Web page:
Manukau Courier : October 31st 2014
Friday, October 31, 2014 Taxes or road tolls? By JAMES IRELAND MILLIONS of dollars in South Auckland transport upgrades could be dumped if the council doesn’t find the money to fund its wish list. Auckland Council says it has secured $93 billion for its preferred transport plan to cope with the city’s growing population but needs another $12b to complete it. It will have to go ahead with a basic transport network if it can’t find the extra cash. That would mean high priority transport schemes, including the City Rail Link, would still be built but projects such as a rapid transit network that would connect Botany, Flat Bush, Manukau and Auckland Airport would go. The council has been told it has two funding options: road tolls or increased rates and fuel taxes. A report written by an indepen- dent panel of experts outlines the ways the city could collect the money. The first is to introduce road tolls The average residential rates bill could jumpfrom $2481 in 2015 to $3961 in 2025. on motorways, using number plate recognition for collection, similar to the system now used on the Northern Gateway. Driving the motorway at night would be free but a flat rate of $2 would apply or between $1.30 and $2.80 depending on what time of the day drivers use it. The report says a toll has the added benefit of encouraging drivers to use the motorway in offpeak times. The move would come with a set- up cost of approximately $110m and a cost of 24 cents to administer each transaction – or 10-12 per cent of revenue. But arterial roads would need to be upgraded to cope with people avoiding the motorways, the report says. That would apply particularly to Great South Rd because it passes through Otahuhu, Otara and Takanini. Planned upgrades to State High- way 20B between Manukau and the airport and Mill Rd between Papakura and Otara would also need to be brought forward to cope with demand. The second option to fund the city’s transport is to increase rates and fuel taxes. Rates would rise by 0.9 per cent a year between 2016 and 2025 on top of the already planned increase of 2.5 to 3.5 per cent a year. That would see the average resi- dential rates bill jump from $2481 in 2015 to $3961 in 2025. Average business rates would rise from $13,200 to $15,406. Fuel taxes would increase by 1.2 Costs andbenefits Without the extrafunding South Auckland would miss out on: ■ Rail electrification between Papakuraand Pukekohe ($110m) ■ Wiri depot extension ($50m) ■ Botanyto Manukau Rapid Transit Network ($25m) ■ Puhinui Gateway transport mitigation ($19.2m) ■ Thomas Rd upgrade ($16.2m) ■ Flat Bush School Rd East upgrade cents per litre a year until 2025, taking the total planned tax per litre from 59.5 cents in 2015 up to 81 cents in 2025. A fuel tax could be implemented in two ways, either with an increase to the tax throughout the country or with an extra tax solely for Auckland, the advisory body says. Its preferred option is a nation- wide tax. ($14.2m) ■ Puhinui station upgrade ($5m) ■ Ormiston Rd-Preston Rd intersection upgrade ($4.5m) ■ MiddlemoreInterchange ($4m) ■ Puhinui park-and-ride ($3.5m) ■ Ormiston Rd upgrade ($2.2m) ■ Te Mahia station upgrade ($2m) ■ Manurewa park-and-ride ($1.2m) ■ Papatoetoe park-and-ride ($0.6m) ■ Flat Bush terminus ($0.5m) The council will make a final decision in June 2015 as part of its Long-Term Plan discussions. ❚ The advisory body was appointed by the mayor andis made up of membersfrom groups representing affected interests such as business, truck drivers, AucklandAirport, cyclists, trade unionsand the environment. Transport report ‘a critical step’ – Brown Mayor Len Brown says the report’s release is ‘‘another historic day for Auckland’’. ‘‘Today is about putting down a clear marker for Auckland about how we fix our transport.’’ It marks ‘‘a critical step’’ in the city’s most important funding debate. ‘‘Aucklanders tell me every day that we need to fix this city’s transport problems and I know a basic network isn’t good enough for them so let’s debate, discuss and decide if and how much we are prepared to pay and finally fix Auckland’s transport problems.’’ Brown says he’s heard ‘‘from the prime minister down that listening to the views of Aucklanders is something that they want us to do’’. There are ‘‘benefits and negatives’’ to both options ‘‘but I’m certainly not going to go out there and pump one ahead of the other’’. ‘‘I will sit with the community. The simplest way would be a flat charge but that will be a discussion with the community. ‘‘This is by far and away the most significant issue that vexes Aucklanders and they want a TOLLS VERSUS RATES – TAKEYOURPICK Road tolls or increased rates and taxes? The Manukau Courier asked South Aucklanders which they’d prefer: result,’’ the mayor says. The advisory board’s research showed Aucklanders faced a cost whatever direction they choose – higher rates and fuel taxes or motorway charges or through the economic and social costs of ‘‘a city grinding to a halt’’. Kevin Ryan: Boy, that’s a tough call. I think putting a toll on the roads would work. If you’re goingtodrive on it you should put the money into it. That’s what happens overseas in places like Sydney anditseemstowork there. Ramari Croft: I think the whole thing’s ridiculous. I don’t want to paymore rates. I use buses andtrainsand the buses are always late. I suppose we don’t have any choice. If we want to keep public transport going, we have to pay for it. Devansh Mohan: Idon’t like the idea of having to pay to use the motorway. People will just go around them and use otherroads so they don’t have to pay. Ifind public transportis quite good. And you don’t have to pay for parking. Maerie Koligi: I totally object to rates goingup.Idon’t use public transport but if they could get it going out to the airport where IworkImight use it.We have got a long way to go. Diewe De Boer: I like the user pays systembut I think the council should be spending themoney more wisely. I use public transport. The new electric trainsare really good but it takes longer than it would if I drove fromManukau into the city. Michael Kuru: The rates and petrol costs arealready high enough. But I suppose if you have to pay to use the road everyone will just go around it. It’ll be like everything else and they will keep putting the price up. I would use public transportifI could. Glennis Smith: I suppose they have to get themoney from somewhere. If people use themotorway every day that’s goingtobe very expensive. Even in themiddle of the day themotorway is jampacked. I would use public transportifI could. Stewart Shaw: I think it’s better to raise the rates. Then all of Auckland is paying whether you only use the suburbanroads or not. The transport systemin Aucklandisa joke. They have talked about fixingitfor years.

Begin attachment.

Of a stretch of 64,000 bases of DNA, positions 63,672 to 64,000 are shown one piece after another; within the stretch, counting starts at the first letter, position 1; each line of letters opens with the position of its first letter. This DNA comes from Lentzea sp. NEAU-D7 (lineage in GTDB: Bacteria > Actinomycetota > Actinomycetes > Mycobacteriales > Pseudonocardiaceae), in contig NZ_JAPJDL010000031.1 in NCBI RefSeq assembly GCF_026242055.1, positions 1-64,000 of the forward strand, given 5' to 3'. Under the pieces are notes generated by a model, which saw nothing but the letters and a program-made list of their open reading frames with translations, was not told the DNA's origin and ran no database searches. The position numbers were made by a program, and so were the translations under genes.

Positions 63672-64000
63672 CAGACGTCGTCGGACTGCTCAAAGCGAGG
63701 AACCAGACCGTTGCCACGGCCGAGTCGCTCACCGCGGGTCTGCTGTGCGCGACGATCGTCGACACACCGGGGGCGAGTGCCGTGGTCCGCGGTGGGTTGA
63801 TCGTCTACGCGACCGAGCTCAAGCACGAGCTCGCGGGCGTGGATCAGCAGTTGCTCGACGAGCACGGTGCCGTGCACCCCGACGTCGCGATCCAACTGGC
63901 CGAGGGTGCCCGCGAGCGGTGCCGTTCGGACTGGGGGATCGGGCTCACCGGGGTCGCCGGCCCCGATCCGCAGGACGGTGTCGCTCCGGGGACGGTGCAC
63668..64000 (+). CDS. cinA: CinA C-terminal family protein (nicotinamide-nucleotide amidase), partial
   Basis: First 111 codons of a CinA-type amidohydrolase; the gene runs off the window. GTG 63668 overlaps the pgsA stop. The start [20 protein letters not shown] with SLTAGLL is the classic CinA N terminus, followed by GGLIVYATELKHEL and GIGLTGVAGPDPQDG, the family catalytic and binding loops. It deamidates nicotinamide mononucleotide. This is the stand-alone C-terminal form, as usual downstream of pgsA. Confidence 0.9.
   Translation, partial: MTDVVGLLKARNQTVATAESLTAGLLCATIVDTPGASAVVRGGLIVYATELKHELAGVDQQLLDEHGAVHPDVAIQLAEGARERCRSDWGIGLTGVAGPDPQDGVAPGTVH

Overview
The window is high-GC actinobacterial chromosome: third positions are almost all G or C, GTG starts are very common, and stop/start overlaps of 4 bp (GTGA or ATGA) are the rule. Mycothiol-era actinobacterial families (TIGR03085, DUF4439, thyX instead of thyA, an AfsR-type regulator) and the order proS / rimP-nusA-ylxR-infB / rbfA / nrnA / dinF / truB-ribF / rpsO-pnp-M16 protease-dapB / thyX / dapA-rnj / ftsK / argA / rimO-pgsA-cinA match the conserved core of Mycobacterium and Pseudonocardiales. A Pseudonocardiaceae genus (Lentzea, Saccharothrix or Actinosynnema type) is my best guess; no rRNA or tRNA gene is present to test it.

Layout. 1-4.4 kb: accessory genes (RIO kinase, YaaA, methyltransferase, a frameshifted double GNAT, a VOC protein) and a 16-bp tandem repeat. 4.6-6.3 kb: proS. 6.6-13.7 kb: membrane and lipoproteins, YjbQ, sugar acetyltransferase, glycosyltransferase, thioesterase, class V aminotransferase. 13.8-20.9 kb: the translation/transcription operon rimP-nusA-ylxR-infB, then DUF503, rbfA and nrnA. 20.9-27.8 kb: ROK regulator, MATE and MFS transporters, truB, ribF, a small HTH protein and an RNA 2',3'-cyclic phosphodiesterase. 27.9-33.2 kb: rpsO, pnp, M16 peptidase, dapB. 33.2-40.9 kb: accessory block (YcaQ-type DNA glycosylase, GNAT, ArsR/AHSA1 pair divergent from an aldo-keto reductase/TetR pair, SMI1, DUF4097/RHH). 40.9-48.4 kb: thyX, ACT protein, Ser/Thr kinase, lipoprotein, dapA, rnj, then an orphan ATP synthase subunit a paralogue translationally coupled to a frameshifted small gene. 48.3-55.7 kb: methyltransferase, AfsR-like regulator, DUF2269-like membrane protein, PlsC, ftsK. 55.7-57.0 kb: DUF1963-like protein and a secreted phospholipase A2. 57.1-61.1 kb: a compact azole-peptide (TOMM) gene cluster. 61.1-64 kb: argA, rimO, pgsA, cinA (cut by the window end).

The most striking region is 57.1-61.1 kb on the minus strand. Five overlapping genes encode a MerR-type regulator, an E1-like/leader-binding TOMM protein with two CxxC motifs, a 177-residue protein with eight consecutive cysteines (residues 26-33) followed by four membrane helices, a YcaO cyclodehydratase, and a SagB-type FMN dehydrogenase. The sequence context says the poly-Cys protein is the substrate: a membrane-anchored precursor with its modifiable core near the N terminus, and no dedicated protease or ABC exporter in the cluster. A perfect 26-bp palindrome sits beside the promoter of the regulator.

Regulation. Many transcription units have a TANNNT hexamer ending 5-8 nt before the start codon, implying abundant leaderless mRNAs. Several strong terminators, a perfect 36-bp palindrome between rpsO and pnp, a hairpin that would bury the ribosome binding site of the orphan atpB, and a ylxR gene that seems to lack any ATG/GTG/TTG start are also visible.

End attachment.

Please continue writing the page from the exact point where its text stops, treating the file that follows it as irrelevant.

October 30th 2014